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Picture of the Month

Sami B. Elhassani, MD; Murray Feingold, MD
Am J Dis Child. 1986;140(3):247-248. doi:10.1001/archpedi.1986.02140170073032.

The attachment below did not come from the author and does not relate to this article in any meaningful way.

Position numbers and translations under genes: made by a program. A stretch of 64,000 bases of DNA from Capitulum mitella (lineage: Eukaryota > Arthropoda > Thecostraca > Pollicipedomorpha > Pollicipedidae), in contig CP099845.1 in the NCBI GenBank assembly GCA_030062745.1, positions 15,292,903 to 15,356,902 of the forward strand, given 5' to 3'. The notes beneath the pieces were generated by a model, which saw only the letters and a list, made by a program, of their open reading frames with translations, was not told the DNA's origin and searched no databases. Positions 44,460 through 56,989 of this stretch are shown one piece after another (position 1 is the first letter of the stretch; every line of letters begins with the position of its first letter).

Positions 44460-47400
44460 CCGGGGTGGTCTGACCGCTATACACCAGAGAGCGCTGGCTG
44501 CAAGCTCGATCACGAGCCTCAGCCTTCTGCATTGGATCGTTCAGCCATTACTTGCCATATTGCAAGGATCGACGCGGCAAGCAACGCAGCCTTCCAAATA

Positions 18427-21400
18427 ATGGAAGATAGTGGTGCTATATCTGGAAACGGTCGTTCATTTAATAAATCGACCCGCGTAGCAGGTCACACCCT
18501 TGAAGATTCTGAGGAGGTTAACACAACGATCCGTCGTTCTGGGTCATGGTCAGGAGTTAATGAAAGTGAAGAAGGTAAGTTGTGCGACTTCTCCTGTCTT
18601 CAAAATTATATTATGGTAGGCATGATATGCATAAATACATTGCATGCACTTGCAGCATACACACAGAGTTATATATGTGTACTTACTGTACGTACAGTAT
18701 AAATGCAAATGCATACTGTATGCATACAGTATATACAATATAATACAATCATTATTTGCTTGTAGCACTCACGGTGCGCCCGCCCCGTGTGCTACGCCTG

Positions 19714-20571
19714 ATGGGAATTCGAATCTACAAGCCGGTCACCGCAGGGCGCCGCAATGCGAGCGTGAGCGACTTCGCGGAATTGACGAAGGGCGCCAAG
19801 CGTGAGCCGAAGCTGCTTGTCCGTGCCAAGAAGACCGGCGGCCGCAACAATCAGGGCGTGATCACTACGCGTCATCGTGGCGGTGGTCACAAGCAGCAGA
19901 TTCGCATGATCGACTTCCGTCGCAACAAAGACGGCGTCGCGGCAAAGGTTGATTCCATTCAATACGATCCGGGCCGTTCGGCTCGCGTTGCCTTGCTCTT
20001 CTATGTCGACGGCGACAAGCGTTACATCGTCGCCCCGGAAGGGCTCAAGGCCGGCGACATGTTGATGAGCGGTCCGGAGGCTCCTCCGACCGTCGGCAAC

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Manifestations  Kernicterus develops in infants who have had severe neonatal, unconjugated hyperbilirubinemia. Initial manifestations consist of lethargy, hypotonia, poor feeding, and loss of Moro and rooting reflexes. Subsequently opisthotonos develops along with downward deviation of the eyes ("setting sun" sign). Other findings include fever, seizures, gasping respiration or dyspnea, and ultimately pulmonary hemorrhage. Manifestations of kernicterus later in life consist of spasticity, choreoathetosis, sensorineural deafness, and vertical gaze palsy.The effective prevention of the Rh isoimmunization and the use of phototherapy and exchange transfusions to prevent or reduce high levels of serum unconjugated bilirubin have been responsible for the marked decrease of kernicterus in newborns. Kernicterus does occur, however, in the immature, sick, preterm infant. Histologic examination of the brain of such an infant grossly


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